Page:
I assume you want the underlying question answered, but instead you're gonna get an answer about asking such a question (that's what Meta is for). One problem is that you don't give any clue what you mean by "good". Everybody has a personal opinion about books that they like or hate: SE is not a forum for conducting opinion polls. All books are good in some respects and bad in others. If we know for example that you only want minimal coverage of theory and are more interested in NLP, that will significantly shape (focus) the answer.
Second: there are relatively few single sources on "linguistics" (weighed against the mass of specific-topic books). There are no "intermediate level" books on linguistics. At the intermediate level, you go into specific sub-areas of linguistics. I assume what you really want to know is, once you've done the intro semester course in "linguistics and language", what would be the next readings that would be appropriate, for example "what should I read in phonology?", "what should I read in syntax?", "what should I read in historical linguistics?"...Third: what is linguistics? There are dozens of sub-areas of linguistics: are you asking about all of them equally?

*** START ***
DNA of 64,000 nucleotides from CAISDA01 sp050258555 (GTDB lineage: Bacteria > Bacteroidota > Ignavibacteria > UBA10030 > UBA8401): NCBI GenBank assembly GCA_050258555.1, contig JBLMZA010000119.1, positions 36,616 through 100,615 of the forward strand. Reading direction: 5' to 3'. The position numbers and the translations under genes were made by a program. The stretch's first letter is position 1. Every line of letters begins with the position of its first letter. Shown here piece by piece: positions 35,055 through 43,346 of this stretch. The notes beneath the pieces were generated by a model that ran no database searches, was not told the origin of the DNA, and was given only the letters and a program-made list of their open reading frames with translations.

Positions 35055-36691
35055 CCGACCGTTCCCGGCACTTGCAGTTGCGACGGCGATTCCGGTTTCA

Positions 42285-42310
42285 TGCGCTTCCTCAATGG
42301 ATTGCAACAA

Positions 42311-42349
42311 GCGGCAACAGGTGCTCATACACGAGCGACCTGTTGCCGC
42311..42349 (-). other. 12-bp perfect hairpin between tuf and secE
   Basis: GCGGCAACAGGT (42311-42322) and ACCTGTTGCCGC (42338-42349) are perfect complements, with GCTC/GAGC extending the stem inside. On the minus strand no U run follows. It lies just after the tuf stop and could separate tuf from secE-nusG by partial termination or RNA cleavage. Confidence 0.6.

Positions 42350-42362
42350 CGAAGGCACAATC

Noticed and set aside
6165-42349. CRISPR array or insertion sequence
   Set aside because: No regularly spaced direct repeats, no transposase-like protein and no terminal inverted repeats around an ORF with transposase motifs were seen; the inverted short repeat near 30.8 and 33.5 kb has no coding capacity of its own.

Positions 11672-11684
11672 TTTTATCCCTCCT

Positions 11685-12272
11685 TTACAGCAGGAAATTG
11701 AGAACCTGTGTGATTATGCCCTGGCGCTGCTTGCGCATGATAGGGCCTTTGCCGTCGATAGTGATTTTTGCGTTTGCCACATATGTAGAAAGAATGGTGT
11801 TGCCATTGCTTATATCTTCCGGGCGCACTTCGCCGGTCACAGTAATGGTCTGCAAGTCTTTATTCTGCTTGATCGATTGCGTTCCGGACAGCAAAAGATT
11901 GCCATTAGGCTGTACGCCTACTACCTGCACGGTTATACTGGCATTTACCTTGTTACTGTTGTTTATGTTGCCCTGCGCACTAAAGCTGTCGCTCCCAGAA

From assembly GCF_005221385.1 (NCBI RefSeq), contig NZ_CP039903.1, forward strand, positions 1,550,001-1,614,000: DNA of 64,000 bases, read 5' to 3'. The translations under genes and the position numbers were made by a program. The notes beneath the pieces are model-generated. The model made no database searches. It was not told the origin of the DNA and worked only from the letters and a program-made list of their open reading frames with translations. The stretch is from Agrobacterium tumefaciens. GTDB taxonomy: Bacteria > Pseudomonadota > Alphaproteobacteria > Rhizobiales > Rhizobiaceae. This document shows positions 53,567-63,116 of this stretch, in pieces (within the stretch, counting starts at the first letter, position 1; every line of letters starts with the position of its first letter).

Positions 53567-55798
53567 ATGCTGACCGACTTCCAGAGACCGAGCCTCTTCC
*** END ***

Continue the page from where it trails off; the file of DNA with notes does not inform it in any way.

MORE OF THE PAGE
A complete answer would itself be a book, and it would be full of personal opinions. The question should be narrowed. Pick an area of linguistics, ask about books on the topic which are good in a particular way. If you are interested in language analysis, that's an essential criterion. If you want to understand contemporary syntactic theory, that's a different criterion. If you have in mind a career in NLP, you have a third criterion.